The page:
You are ready for a detailed makeover of your garden. You want to remove all the unwanted bushes and self-growing plants. You have invested a good money in buying new plants for your garden and now you are marking the digging sites. What you need the most besides plants is a shovel. A sharp shovel!
What is a shovel?
A shovel is a simple tool with a long handle and a concave spade with sharp edges.
What is shovel for?
It is used for digging. You can dig a hole small enough for planting and as big as a pit or graveyard. Its also used for uprooting trees.
Types of shovel:
1. Digging shovels: They are meant for digging and designed with pointed or sharp-edged flat tips. They are used in lawn edging, planting and removing waste bushes and unwanted plants.
2. Shovels for trenching: They have sharp tips and squared sides for better trenching.
3. Scooped shovel: They move the loose materials so have a more curved body than others.
Applications of shovels
They have been in use for ages. Their applications are a wide range. From digging in agriculture to lifting up and shifting of loose materials like concrete, coal, sand and crushed stones in construction. They find great applications in mining too. Different types of shovels are used in moving heaps of grains from fields to storehouses.
Advantages of a sharp shovel
- It increases the functionality of the shovel.
- It increases the working life of the tool.
- It helps in accomplishing more work with less effort and time.
How it becomes blunt
A shovel, like other tools, requires care and maintenance. The blade is prone to undergo wear and tear due to various factors. This could be due to repeated use on a rough stony soil. Or maybe due to exposure to excessive moisture and chemicals. A rusty blade is a blunt tool good for nothing.
Before you move on to the basic steps, it is important that you get the required things near you. You can easily get these things from a hardware store in your nearby market. They include a rust remover, a filer (mill bastard type)about 10-12 inches long, clamps, an angle grinder and a steel wool sponge.
Types of filers:
- Flat metal fil: It is a simple filer with a 10-12 inch file. It should have a holding handle for a better grip and avoiding the risk of injury from row teeth.
- A double-cut flat filer is a coarse tool for removing much of the debris for creating a sharp edge. This type is especially useful when you cannot locate the original angle and the tool is really out of shape.
- A single cut mill file is very fine in its working. It gives a finishing look to the edges.
You can choose any according to the condition and working of your shovel.
How to Sharpen a Shovel – Steps for sharpening
- Scrub away any dust or rust; the first and vital step is cleaning the shovel blade. Remove away any mud, debris and rust.
- You can easily wash the soil, mud and any dirt by simple washing, cleaning and drying, but rust needs special treatment. Scrub it all away by scrubbing and scraping with the rust remover.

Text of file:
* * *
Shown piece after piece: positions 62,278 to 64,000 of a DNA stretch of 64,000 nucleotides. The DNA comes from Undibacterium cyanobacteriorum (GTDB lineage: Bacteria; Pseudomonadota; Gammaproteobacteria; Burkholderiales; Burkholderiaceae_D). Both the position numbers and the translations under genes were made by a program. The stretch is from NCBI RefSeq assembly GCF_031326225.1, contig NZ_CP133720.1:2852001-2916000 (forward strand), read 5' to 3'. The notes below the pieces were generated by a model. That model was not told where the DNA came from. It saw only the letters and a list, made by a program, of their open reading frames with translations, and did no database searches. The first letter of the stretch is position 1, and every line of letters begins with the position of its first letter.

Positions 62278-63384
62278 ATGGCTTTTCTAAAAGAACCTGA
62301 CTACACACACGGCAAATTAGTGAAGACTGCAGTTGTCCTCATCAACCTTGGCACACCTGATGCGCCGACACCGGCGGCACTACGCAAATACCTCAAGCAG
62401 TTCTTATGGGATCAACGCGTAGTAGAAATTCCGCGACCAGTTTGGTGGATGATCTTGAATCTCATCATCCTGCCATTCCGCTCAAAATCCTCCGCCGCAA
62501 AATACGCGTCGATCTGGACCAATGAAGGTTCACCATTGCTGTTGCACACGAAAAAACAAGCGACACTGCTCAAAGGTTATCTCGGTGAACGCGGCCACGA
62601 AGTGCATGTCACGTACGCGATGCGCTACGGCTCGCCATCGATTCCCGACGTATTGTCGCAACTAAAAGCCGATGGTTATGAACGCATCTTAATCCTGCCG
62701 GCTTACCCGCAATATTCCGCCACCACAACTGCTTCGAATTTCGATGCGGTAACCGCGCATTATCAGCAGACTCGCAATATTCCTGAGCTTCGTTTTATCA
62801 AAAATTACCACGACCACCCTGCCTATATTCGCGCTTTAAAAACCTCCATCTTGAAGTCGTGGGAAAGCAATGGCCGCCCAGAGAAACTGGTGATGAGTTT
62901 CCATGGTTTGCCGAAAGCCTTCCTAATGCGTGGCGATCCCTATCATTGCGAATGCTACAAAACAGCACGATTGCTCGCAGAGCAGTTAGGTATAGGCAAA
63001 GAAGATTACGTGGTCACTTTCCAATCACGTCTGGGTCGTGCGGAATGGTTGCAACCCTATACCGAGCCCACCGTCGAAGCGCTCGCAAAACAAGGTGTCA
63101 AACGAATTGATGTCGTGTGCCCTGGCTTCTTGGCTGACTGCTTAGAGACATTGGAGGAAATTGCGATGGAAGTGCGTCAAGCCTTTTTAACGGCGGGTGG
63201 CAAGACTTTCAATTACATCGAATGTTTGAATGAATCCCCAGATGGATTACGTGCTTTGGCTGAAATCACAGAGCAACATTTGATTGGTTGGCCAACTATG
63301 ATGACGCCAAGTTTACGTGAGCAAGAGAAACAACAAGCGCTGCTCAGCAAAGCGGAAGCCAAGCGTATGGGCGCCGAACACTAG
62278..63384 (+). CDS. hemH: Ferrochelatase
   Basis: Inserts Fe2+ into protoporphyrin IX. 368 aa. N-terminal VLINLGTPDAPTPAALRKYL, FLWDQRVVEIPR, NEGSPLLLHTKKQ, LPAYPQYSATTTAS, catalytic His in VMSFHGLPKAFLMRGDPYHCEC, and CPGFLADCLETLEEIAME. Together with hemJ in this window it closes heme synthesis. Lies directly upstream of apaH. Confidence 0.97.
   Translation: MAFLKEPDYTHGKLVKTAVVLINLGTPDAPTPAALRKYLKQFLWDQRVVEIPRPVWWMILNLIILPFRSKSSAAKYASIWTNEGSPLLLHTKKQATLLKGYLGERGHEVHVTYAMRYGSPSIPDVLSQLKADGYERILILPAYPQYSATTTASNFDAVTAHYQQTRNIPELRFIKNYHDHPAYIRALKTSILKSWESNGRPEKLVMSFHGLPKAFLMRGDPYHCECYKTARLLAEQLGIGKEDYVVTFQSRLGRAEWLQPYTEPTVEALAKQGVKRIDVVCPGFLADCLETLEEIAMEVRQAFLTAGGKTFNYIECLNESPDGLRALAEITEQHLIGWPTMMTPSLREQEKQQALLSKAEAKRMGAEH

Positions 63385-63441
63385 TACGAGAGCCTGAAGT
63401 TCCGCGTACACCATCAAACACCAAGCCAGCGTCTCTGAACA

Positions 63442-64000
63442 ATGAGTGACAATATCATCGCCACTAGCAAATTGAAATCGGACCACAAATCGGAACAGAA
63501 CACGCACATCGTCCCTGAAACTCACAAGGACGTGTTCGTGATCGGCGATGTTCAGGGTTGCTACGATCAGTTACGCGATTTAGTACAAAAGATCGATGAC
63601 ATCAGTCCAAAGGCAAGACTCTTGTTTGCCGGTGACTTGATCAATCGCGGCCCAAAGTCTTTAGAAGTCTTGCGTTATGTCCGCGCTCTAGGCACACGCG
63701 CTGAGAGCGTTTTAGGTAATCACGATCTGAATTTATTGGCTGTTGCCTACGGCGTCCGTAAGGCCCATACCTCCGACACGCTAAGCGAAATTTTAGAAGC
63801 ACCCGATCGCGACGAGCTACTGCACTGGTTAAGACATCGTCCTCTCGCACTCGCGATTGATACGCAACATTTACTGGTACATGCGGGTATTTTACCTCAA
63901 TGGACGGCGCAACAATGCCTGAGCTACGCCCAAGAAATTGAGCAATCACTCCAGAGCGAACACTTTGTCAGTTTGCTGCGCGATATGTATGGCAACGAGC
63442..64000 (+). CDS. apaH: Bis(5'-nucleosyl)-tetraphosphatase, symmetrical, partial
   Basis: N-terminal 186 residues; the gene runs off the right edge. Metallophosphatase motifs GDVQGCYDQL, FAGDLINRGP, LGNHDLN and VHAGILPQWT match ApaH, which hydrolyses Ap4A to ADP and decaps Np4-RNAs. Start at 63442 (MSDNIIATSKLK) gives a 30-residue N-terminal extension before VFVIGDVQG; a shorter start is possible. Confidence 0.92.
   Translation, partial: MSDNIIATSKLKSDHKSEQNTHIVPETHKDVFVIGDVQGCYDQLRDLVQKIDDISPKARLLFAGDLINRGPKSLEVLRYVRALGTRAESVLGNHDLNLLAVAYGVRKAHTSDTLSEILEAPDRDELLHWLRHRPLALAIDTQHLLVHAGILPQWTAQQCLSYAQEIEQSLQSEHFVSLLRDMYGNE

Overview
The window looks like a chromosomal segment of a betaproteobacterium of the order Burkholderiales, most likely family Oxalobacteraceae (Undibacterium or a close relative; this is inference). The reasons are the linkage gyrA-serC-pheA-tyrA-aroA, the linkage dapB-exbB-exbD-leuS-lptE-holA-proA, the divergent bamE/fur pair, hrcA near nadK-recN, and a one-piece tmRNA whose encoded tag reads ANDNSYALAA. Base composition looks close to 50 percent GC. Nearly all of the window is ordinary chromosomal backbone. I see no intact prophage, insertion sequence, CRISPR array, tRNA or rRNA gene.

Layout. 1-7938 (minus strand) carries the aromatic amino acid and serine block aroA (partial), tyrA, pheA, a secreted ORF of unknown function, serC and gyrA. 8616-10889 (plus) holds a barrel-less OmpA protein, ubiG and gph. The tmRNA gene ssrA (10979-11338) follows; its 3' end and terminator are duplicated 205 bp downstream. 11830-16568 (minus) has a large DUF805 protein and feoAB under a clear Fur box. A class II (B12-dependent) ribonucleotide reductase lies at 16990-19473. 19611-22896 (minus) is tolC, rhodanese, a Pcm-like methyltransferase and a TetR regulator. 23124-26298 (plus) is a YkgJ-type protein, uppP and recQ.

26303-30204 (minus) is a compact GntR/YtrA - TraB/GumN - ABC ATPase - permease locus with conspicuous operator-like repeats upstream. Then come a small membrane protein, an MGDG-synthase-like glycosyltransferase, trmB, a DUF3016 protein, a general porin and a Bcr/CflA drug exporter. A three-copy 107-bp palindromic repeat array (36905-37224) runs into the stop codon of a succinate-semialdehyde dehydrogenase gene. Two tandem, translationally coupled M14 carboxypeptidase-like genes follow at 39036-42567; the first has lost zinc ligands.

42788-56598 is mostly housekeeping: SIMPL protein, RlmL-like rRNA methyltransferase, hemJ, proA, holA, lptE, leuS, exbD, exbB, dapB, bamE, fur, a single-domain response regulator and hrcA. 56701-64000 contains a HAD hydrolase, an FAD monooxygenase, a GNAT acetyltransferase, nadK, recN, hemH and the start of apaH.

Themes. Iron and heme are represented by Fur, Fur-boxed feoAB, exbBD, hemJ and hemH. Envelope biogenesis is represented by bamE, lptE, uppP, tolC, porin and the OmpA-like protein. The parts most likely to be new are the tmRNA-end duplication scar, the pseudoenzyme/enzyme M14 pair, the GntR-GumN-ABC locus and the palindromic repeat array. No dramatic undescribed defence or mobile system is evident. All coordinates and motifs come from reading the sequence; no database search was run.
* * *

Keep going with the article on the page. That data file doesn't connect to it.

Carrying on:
- If any rust is left it can hamper the filing process. So be vigilant in removing any itchy pitchy of rust. You can use an angle grinder with a metal grinding disc for making the edges smooth before filing.
- The upper surface is fixed; the upper concave surface is made fixed by holding its handle tightly either in your knees or someone can hold it for you. However, a better approach is using a clamp to fix on a tabletop.
- Once it’s done the handle is fixed and the shovel blade is free but fixed for sharpening.
- If you can locate the original angle of the edge, then you can proceed with the filing from the angle towards edges. Use steady strokes.
- If you cannot find the original angle, you have to estimate it yourself .once a calculated guess is made you can continue to work along the inside edge.
- Edges of the blade are now filed with a mediocre pressure. The direction of rubbing is forward and sideways at an angle of 70 degrees. Backward filing is not beneficial so it should be avoided.
Pros of sharpening
- Effective and easy working of the tool.
Cons of sharpening
- It can make it brittle. Sharp pointed edges can lose their tips.
When you will be able to appreciate a sharp raised edge, you can assess it by moving your fingers along the outside edge.
When you can feel a burr. This burr is also known as wire or feather edge. This is finally formed due to the thinning of the edges to the extent that further filing creates unbearable tension. This leads to curling over the adjacent side. you have to efficient in not breaking the burr, otherwise, edges will become blunt.
You can also see a nice, silvery shine once the edges are grinded well enough.
- After each use it should be freed of mud and debris. After cleaning it properly, lubricate the blade with a mixture of motor oil and sand.
- Never leave it unkempt on the ground.
- Try to put anti-rust spray on and off.
- Don’t file the outside edge, just stick to inside edge for sharpening.
- If you are using a grinder then you should make sure its not done for too long at a spot as it will just heat up the metal surface more.
- You should keep your fingers out of the grinder blade’s rotation once it starts operating.
- You can use up to 20 strokes of the filer. It would be enough to cater your needs.
In a nutshell
A sharp shovel helps in easing out the digging process. So keep up its working by cleaning, scrubbing the rust and finally sharpening with a filer at 70 degrees.